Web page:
With the swiftness of a palace coup, one encryption bill has replaced its ideological rival as the center of the contentious debate over how much freedom Internet users should have in protecting their private correspondence.
Just days after its introduction, the Secure Public Networks Act has passed a major hurdle and usurped center stage from the Pro-Code bill sponsored by Sen. Conrad Burns (R-Montana). The former seeks to impose domestic "key recovery" controls on encryption use, almost a complete turnaround from the Burns bill's aim to ban any federally mandated key recovery scheme either for domestic use or for exported software.
Under such a system, the cryptographic keys used to decode encrypted information must be available by court order if a law enforcement agency needs to unscramble data in the investigation of a crime.
Pro-Code supporters this week jeered at the new bill, sponsored by Senators John McCain (R-Arizona) and Bob Kerrey (D-Nebraska). The industry association Software Publishers Association called it "dead on arrival." It was dead wrong. (See related story)
The McCain-Kerrey bill passed on a voice vote today more or less intact, all but replacing Pro-Code as the main encryption bill in the Senate. Burns's press secretary, Matt Raymond, admitted that Pro-Code is going nowhere, even after it was hastily amended to provide a compromise alternative to McCain-Kerrey.
"We don't see this, however, as the end of the goals contained in Pro-Code," Raymond said.
Given today's last minute amendment, it is unclear what those goals have become. Part of the amendment required key recovery in any exported product over 56 bits, no different from the administration's current regulations that Pro-Code once sought to overturn. The amended Pro-Code was nonetheless voted down 12-8.
One observer of today's proceedings who asked not to be identified underlined how quickly the terms of the debate have changed. "Burns knew he wasn't going to win this one," the observer said.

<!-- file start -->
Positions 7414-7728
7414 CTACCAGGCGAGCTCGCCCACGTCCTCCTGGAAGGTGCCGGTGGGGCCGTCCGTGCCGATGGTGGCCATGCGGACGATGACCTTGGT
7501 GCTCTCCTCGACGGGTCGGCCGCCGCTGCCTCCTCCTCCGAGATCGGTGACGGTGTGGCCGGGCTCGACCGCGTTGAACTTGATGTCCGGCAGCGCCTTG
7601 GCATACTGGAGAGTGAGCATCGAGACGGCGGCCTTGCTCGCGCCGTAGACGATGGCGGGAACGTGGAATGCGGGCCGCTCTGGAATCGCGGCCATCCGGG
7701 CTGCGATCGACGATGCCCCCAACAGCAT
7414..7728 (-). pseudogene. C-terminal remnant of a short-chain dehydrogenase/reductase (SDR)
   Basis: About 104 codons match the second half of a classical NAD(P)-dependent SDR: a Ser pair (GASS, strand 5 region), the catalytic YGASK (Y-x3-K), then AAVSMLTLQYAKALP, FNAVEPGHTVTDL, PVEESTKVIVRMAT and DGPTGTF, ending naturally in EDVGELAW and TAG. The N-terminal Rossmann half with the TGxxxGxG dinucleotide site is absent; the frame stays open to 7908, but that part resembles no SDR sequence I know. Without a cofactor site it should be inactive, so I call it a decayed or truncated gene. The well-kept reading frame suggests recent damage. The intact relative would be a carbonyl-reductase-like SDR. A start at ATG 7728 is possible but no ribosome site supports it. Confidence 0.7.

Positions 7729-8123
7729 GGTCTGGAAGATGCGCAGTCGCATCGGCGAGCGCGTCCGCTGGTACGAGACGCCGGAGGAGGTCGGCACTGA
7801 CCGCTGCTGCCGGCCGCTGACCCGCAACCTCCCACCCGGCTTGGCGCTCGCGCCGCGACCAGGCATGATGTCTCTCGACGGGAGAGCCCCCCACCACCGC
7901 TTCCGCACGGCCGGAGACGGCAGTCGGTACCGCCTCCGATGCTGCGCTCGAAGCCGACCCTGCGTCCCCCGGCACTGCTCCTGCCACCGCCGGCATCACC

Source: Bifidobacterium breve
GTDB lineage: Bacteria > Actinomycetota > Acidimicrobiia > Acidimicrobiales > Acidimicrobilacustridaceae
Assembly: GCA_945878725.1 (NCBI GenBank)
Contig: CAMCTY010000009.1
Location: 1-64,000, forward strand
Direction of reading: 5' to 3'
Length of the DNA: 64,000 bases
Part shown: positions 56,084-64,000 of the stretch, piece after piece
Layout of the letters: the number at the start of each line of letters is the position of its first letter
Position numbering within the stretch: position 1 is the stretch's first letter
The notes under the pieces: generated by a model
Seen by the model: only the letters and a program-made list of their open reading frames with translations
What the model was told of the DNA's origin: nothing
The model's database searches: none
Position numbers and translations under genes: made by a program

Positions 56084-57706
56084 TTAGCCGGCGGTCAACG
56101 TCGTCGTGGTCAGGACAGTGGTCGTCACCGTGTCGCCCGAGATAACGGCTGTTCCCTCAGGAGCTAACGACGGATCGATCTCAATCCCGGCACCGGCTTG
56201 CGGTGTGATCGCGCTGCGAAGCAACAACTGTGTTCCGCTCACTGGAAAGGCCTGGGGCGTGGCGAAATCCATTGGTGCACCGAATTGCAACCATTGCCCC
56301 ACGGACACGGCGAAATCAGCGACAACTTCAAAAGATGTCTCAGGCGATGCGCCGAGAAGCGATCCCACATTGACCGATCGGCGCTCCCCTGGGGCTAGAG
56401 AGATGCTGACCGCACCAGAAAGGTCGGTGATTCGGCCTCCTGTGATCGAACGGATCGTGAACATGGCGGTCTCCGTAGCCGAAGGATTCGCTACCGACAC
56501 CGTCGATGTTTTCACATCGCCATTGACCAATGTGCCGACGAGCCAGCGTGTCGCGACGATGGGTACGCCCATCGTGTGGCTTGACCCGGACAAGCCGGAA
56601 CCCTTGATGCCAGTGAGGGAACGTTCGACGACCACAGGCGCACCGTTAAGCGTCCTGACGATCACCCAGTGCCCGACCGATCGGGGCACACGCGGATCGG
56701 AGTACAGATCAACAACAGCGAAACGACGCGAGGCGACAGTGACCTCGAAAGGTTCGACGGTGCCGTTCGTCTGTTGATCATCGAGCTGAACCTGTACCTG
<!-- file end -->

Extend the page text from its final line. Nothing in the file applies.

Burns and his supporters hope to have more opportunities to tinker with the McCain-Kerrey legislation, which mandates key recovery for encryption purchased by the government and for public networks even partially funded by the government. It would also make electronic commerce difficult for users who refuse to register their encryption keys with a key recovery agent.
McCain-Kerrey will most likely head to the Senate Judiciary Committee, where chairman Orrin Hatch (R-Utah) has put encryption hearings on the agenda. There is also talk of the bill going to the Intelligence Committee.
"If it ends up on Senate floor, it's very unlikely that it'll look like it does today," said SPA chief technologist Lauren Hall. The SPA had lobbied hard for Pro-Code and will now focus its efforts on key senators and on promoting the SAFE Act, a House bill that, like the previous Pro-Code, seeks to ban most export restrictions.
McCain-Kerrey has gone through some changes already. Sen. John Kerry (D-Massachusetts) added language to create an advisory board where software companies could complain that foreign products without key recovery were posing a threat to the competitiveness of American software firms. The board would consist of four industry representatives, the Commerce Department secretary, and representatives from the National Security Agency, the FBI, and the CIA.
The SPA's Hall questioned how such a board will help counteract foreign products as they hit the market: "It puts industry in position of having to ask to do business overseas. That's not the best way to preserve American competitiveness. How likely is it that a foreign competitor will call up an American company and say, 'Hey, we're about to release a competing product?'"
Sen. Bill Frist (R-Tennessee) successfully introduced four amendments that require the following: